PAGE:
New York Cookies

From Directions For Cookery, In Its Various Branches by Eliza Leslie, 1840.

1 cup cold water
1/2 pound sugar
2 ounces rosewater
3 pounds flour
1 nutmeg
1 tsp cinnamon
1 teaspoon baking soda
1 pound butter
1. Preheat oven to 375 degrees. Whisk together flour, spices, and baking soda.
2. Using your hands, rub the butter into the flour mixture until it forms a course meal.
3. Combine rosewater, water and sugar. Add to flour mixture and knead, first in the bowl, then move  to a board, cloth or non-stick mat dusted with confectioner’s sugar.  Knead until the dough no longer crumbles, adding additional water if neccesary.
4. Cut into three pieces, setting aside two and rolling out the third.  This dough also freezes well if you don’t want to make the cookies immediately.
5. Roll the dough 1/2 in -3/4 of an inch thick.  Using a pastry brush, dust cookie mold with powdered sugar. Press cookie mold firmly and evenly on the dough.  Lift up mold, and cut out cookie using a spatula or a knife.
6. If possible, let the cookies sit out for an hour before baking.  Letting the cookies dry slightly also delivers a crisper image.
7. Bake for 15-20 minutes.


Snapshot: Effect of Alcoholic Drinks and Narcotics on the Human System

I snapped this at The Ear Inn during last weekend’s pub crawl.

The Gallery: The Idea Was to Live in the Past.

Brooklyn Sanitary Fair 1864: The New England Kitchen.

My mom was in town over the weekend, and being the history nerd duo that we are, we decided to go see “Healing the Wounds of War: The Brooklyn Sanitary Fair of 1864” at the Brooklyn Museum of Art.  I know a “Sanitary Fair” doesn’t sound like much fun, but apparently it was in the 19th Century.  From the BMA website:

“During the Civil War, sanitary fairs were held to raise money for the war effort in major cities in the Northeast. These large-scale fairs were social events that combined entertainment, education, and philanthropy…The money was used for clothing, food, medical supplies, and other provisions for the Union Army.”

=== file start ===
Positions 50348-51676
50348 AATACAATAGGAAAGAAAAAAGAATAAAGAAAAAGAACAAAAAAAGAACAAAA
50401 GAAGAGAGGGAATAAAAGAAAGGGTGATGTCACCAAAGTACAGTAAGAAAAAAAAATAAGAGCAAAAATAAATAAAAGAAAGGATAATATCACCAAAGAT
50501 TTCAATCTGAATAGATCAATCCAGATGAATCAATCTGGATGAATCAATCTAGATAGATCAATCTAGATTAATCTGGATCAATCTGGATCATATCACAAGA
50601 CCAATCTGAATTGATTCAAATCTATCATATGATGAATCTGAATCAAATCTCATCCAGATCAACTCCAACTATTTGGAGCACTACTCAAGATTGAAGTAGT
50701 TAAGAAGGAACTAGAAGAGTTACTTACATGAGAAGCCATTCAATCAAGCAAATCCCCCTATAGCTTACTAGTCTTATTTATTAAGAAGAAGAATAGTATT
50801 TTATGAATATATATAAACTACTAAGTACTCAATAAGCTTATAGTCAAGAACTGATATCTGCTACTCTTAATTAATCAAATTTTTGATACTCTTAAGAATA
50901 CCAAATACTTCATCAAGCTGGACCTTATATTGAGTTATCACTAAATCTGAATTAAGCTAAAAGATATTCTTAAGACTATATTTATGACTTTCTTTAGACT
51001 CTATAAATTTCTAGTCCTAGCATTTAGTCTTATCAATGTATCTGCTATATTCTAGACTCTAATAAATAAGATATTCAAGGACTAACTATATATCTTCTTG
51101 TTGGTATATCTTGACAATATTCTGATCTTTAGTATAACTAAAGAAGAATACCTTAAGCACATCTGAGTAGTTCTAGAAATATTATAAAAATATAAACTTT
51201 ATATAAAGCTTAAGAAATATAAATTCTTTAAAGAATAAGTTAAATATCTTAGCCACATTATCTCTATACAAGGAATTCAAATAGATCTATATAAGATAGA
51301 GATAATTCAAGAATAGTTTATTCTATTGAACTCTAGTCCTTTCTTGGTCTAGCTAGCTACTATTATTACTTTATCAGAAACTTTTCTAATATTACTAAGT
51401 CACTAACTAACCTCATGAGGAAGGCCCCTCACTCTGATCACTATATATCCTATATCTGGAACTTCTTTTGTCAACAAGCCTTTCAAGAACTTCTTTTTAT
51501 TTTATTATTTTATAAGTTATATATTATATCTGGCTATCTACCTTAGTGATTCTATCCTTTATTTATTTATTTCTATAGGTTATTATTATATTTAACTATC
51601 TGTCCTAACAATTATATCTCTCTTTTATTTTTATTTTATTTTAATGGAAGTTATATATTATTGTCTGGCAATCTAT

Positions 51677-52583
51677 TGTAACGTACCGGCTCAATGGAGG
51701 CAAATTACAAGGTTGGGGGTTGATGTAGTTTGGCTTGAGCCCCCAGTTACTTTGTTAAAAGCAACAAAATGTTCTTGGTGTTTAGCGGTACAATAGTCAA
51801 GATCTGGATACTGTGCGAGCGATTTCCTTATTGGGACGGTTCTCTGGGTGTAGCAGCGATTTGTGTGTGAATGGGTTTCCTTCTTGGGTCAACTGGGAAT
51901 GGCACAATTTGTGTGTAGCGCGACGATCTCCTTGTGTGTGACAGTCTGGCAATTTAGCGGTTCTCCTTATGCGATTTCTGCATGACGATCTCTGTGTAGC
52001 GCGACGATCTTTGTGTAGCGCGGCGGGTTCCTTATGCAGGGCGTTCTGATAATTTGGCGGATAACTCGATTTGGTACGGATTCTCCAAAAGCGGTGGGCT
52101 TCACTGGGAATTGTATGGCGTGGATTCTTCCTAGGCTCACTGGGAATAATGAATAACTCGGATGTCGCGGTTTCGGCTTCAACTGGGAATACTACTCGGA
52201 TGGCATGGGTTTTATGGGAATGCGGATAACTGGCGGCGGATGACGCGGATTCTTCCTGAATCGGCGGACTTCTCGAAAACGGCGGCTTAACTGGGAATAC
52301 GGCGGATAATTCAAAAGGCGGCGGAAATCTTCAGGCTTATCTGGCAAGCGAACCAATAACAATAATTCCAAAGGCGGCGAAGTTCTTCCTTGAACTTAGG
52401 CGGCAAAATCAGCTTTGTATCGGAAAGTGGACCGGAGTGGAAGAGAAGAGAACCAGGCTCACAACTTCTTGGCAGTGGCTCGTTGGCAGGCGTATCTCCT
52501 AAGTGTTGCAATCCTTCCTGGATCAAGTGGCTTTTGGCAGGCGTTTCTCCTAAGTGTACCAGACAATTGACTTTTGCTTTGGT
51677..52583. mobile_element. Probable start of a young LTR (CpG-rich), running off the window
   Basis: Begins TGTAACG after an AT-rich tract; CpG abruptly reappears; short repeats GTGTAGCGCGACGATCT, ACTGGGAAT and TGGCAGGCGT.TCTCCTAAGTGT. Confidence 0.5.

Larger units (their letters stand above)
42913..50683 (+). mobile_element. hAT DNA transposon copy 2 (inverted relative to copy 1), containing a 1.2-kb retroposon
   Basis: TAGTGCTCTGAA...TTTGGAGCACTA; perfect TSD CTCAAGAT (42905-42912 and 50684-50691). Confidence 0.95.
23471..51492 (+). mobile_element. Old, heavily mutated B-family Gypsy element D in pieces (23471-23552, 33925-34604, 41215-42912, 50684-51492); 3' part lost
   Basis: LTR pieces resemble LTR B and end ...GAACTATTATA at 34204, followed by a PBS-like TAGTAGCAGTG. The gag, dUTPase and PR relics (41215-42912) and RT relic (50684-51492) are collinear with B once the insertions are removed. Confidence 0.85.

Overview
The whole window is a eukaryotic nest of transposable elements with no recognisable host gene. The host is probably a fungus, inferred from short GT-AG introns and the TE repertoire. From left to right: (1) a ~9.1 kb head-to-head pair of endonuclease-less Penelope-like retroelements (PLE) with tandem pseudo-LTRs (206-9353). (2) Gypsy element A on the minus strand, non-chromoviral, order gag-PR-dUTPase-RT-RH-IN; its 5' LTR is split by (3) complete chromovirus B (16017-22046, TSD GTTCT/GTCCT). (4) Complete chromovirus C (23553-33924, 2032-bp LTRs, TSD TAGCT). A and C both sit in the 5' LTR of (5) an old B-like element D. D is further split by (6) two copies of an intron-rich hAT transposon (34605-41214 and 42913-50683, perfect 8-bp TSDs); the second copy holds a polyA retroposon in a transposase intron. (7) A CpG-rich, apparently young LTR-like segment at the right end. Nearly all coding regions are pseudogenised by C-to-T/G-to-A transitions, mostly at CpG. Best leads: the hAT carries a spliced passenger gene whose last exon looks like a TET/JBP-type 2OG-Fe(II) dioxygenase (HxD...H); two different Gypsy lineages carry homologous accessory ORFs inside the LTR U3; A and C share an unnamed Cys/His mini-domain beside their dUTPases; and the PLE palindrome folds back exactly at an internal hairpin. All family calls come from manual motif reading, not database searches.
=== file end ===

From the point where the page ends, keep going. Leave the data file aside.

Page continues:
There were arts and crafts for sale, “curiosities” on display, and opportunities to flirt.  But my favorite? “The New England Kitchen.”

“The idea is to present a faithful picture of New England farm house life of the last century. The grand, old fire place shall glow again; the spinning wheel shall whirl as of old; the walls shall be garnished with the products of the forest; and the dinner table, always set, shall be loaded with substantial New England cheer.  We shall try to reproduce the manners, customs, dress, and if possible, the idiom of the time…The period fixed upon is just prior to the throwing overboard of the tea in Boston Harbor.

The idea was to live in the Past, and the Present was ignominiously banished.”  From History of the Brooklyn and Long Island Fair

The Kitchen was a Civil War reenactment of Revolutionary War era foodways.  It was 1864 reenacting 1776.

Awesome. I love this. Love. It.

I really want to reenact the 186o’s  reenacting 1770’s.  I just have to figure out how.

Events: The 19th C. Pub Crawl is Tomorrow!

We only have room for 50 participants, so please RSVP on Facebook (or leave a comment on this post) to reserve a spot!

Cocktail Hour: The Whiskey Sour

Illustration by Angela Oster.

Whiskey is my drink of choice, so I admit I love the unintentional whiskey theme of this week.

The Whiskey Sour was invented sometime in the middle of the 19th century; Jerry Thomas describes a brandy and a gin variation in his 1862 book.  Other variations: a dash of egg white makes it into the Boston Sour, and Boston also gave birth to the Ward 8 in 1898, which adds orange juice and grenadine.

The Whiskey Sour

From The Cocktail Book: A Sideboard Manual for Gentlemen, 1926

2 teaspoons simple syrup (or super fine sugar)
2-3 dashes lemon juice
1 tablespoon seltzer
2 ounces whiskey

1. In a rocks glass, add simple syrup, lemon juice and seltzer. Stir to combine (or until sugar is dissolved).
2. Fill glass with ice, and add whiskey.  Stir until the outside of the glass is cold.  Garnish with a cherry and orange wedge, or seasonal fruits.